A major corporation contacted us to explore a collaboration. Stay tuned.
Two meetings with DePauw University intern. On Feb 18, 2020, Daniel Poynter and Greg Kempf presented at DePauw University. DePauw then hired Erika Marchant to focus on carbon neutrality.
Balancing short term needs with long term investment. For example, we've been a critical player helping advance climate legislation at the Indiana statehouse. This would incentivize carbon markets in our state -- enabling innovation and least cost approaches to bring down our emissions. We still have not received grants, however, and are an all volunteer team. It's vital we breakeven financially with our fundraiser within a certain timeframe. Policy work has tremendous potential, but it's a longer term investment. It's important to maintain balance between short and long term investments.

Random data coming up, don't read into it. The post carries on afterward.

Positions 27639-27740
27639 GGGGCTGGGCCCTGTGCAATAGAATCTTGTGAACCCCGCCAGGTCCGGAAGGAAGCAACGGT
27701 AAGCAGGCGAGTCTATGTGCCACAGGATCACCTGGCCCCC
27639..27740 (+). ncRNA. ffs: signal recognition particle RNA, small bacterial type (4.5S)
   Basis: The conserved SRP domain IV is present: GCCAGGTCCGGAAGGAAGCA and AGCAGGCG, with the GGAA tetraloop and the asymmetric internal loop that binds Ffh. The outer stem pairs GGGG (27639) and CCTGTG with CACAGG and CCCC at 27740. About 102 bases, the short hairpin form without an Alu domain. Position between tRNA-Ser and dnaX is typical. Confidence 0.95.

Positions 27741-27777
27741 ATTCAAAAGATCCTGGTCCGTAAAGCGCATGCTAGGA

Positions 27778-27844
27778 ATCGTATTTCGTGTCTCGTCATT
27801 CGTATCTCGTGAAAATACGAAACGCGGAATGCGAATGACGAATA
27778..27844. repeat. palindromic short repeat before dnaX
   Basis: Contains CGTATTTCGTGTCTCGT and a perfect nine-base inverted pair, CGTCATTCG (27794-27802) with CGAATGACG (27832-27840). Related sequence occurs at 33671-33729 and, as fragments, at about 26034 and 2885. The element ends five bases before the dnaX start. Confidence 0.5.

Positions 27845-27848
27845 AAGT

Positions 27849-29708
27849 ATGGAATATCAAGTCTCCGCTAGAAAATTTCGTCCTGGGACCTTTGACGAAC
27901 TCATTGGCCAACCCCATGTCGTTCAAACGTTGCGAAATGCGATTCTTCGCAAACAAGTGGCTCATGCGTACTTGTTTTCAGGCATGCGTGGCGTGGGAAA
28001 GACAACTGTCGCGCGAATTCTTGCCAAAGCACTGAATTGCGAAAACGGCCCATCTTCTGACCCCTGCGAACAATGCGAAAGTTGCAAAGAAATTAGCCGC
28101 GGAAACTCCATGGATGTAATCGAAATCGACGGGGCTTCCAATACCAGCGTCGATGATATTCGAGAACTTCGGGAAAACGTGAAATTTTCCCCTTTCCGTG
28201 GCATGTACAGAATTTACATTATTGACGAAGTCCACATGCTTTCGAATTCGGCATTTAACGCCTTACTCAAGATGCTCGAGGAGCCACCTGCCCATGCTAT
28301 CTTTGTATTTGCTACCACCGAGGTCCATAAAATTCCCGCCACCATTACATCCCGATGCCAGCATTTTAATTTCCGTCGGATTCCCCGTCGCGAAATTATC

When we presented to the Cummins sustainability team, it seemed no American employees were on the call. It seemed everyone was from their offices in India. How much influence do their foreign offices have? Why is there not more interest from the American employees? Every year Cummins is responsible for emitting 811,286,647 mtCO2e (according to their CDP reports). According to researchers from Stanford University, each of these tons causes $220 in social damages. That means every year Cummins is responsible for shifting $178.4 billion dollars in damages onto others. No doubt the company is responsible for a lot of good, but $178.4 billion in damages annually... yow!